Peripheral arterial disease (PAD) is a circulatory issue in which arteries become narrow, reducing blood flow to the extremities. The legs and feet are especially affected by PAD. Decreased blood flow to the extremities can lead to skin breakdown and the formation of non-healing wounds. Peripheral arterial disease is commonly caused by atherosclerosis.
If you’ve been diagnosed with any of these conditions, it’s important to pay close attention to wounds or sores on your legs and feet. Typically, ulcers heal within three to six weeks. Ulcers that do not heal within this time period should be evaluated by a doctor.
In people with normal venous and arterial function, the veins and arteries carry blood from the heart to the organs and extremities and back again. The arteries carry blood loaded with oxygen and nutrients away from the heart, and the veins return the blood to the heart after the oxygen and nutrients are removed.
When arteries and veins don’t function properly, this process is interrupted or compromised.
Reduced blood flow in veins or arteries prevents oxygen rich blood from efficiently reaching the legs and feet and traveling back to the heart in a normal manner.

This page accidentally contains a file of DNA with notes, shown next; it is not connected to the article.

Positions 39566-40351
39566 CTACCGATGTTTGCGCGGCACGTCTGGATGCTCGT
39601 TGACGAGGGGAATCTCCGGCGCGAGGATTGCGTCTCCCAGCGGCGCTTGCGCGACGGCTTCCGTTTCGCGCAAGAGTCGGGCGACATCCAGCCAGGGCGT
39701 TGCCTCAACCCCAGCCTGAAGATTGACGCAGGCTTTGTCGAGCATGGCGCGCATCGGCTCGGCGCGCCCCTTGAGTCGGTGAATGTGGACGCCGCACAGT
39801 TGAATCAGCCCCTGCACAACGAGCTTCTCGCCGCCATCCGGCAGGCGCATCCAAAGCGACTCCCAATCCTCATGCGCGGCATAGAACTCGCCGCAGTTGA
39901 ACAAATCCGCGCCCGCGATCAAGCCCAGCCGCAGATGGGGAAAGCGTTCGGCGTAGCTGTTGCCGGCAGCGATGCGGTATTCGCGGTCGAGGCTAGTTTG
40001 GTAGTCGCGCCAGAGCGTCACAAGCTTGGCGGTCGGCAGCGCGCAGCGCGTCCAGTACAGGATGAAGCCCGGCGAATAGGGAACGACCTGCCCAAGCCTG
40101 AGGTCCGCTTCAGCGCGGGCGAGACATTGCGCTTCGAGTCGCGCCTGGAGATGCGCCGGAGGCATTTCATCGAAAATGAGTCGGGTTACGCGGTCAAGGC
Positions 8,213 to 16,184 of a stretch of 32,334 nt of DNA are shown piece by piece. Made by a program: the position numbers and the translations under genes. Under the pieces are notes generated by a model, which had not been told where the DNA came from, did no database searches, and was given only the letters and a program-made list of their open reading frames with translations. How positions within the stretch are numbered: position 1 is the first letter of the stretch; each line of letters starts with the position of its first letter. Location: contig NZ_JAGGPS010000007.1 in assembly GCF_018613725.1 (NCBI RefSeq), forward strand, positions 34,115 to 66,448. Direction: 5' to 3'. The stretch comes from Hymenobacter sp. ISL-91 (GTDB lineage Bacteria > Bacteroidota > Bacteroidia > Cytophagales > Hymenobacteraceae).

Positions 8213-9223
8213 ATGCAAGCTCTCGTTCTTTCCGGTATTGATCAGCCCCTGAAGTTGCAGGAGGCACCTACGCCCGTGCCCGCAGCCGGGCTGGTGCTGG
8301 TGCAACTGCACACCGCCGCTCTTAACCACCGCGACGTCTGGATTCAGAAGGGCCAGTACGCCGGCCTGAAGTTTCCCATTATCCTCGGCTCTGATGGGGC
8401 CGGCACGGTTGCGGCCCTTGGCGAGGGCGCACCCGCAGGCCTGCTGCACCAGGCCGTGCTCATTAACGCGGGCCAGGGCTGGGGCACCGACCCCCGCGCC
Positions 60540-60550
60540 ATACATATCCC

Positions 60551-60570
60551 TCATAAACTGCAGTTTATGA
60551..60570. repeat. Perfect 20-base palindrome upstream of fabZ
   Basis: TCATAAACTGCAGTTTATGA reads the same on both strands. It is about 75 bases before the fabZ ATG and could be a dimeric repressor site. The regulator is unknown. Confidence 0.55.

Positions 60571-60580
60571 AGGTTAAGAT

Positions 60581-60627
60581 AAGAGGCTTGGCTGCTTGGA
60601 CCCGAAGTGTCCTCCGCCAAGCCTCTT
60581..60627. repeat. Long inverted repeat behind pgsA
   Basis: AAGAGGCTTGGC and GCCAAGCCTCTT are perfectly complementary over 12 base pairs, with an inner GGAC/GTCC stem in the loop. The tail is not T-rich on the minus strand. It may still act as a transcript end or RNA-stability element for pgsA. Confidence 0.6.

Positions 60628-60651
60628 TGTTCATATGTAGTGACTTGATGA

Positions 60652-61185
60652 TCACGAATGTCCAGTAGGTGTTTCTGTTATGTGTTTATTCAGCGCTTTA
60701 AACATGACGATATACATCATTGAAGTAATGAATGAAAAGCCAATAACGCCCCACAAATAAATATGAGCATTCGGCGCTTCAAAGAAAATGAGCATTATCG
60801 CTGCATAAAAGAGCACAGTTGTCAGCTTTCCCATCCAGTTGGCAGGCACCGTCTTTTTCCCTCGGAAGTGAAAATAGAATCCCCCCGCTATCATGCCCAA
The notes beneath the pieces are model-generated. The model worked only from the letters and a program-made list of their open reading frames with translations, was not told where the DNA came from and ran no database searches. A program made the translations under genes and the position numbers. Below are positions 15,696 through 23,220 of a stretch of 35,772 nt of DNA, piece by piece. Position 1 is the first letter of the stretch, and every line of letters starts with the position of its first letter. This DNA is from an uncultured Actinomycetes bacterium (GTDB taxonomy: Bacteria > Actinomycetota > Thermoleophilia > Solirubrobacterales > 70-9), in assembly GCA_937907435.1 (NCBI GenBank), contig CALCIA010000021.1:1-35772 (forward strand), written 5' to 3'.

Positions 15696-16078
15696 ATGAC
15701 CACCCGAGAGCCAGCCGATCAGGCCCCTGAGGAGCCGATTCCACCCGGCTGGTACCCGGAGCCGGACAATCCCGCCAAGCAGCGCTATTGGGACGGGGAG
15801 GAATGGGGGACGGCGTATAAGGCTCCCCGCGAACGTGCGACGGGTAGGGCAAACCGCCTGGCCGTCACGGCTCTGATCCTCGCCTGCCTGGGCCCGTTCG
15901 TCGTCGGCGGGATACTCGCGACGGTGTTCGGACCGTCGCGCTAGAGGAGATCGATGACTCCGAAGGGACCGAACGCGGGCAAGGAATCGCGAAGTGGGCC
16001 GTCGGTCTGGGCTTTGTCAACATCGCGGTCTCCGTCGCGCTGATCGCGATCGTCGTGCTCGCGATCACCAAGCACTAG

Arterial leg ulcers form when arterial insufficiency prevents the arteries from transporting oxygen-rich blood to the extremities. Lack of necessary oxygen and nutrients in the extremities can cause cells to die, resulting in skin damage and slow healing when a wound forms3.
Venous leg ulcers form when blood backs up and pools in veins that have damaged vein valves. Left untreated, the increased fluid and pressure in the vein can cause a sore to form. These wounds are slow to heal and often become ulcers4.
Individuals with conditions like high blood pressure, atherosclerosis, diabetes, obesity, varicose veins and Raynaud’s disease should be attentive to any signs or symptoms of poor circulation.
These symptoms include:
- Swollen veins in the lower extremities
- A feeling of heaviness in the legs and feet
- Swollen lower extremities (peripheral edema)
- Numbness, tingling or a “pins and needles” feeling in the lower extremities